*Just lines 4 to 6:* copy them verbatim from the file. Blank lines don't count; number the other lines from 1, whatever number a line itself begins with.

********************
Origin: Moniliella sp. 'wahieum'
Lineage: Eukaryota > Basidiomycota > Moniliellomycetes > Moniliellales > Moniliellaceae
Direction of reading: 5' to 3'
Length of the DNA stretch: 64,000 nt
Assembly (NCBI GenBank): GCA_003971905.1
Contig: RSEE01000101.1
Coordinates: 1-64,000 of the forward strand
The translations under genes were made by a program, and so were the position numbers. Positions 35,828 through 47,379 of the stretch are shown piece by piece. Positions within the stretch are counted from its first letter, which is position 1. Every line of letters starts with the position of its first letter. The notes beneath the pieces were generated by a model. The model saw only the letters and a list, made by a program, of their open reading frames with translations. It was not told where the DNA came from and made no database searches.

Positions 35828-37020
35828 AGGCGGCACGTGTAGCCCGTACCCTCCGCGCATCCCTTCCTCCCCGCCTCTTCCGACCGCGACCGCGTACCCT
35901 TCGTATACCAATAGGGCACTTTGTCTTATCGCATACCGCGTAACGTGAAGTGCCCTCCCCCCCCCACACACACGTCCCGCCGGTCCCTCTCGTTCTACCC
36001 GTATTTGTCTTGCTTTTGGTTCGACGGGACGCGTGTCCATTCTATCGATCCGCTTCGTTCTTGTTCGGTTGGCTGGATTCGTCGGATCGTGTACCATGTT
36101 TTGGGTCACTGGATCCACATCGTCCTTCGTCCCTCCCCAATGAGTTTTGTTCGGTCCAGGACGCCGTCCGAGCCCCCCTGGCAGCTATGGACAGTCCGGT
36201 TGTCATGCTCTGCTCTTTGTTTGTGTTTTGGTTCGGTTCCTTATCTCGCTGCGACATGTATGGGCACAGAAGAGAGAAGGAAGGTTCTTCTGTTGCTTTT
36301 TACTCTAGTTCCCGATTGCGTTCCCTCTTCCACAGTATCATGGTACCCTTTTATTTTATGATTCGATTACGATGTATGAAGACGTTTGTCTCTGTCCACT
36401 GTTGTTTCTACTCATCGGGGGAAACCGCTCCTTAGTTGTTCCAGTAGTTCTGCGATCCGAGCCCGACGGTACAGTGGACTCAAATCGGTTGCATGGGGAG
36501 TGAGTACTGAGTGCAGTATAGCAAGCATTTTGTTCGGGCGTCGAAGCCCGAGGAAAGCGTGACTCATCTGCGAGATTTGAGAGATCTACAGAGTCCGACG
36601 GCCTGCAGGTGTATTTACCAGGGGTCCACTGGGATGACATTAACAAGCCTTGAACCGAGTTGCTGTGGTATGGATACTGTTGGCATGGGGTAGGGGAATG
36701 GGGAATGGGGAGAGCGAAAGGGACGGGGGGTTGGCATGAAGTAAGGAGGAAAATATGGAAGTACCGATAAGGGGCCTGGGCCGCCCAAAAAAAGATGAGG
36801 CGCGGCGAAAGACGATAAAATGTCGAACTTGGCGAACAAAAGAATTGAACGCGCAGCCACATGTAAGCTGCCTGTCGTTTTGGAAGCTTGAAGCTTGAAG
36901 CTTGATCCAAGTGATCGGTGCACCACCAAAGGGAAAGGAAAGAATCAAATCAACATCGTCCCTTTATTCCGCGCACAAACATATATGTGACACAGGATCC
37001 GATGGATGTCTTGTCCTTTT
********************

Length of the DNA stretch: 64,000 nt
Assembly (NCBI GenBank): GCA_003971905.1
Contig: RSEE01000101.1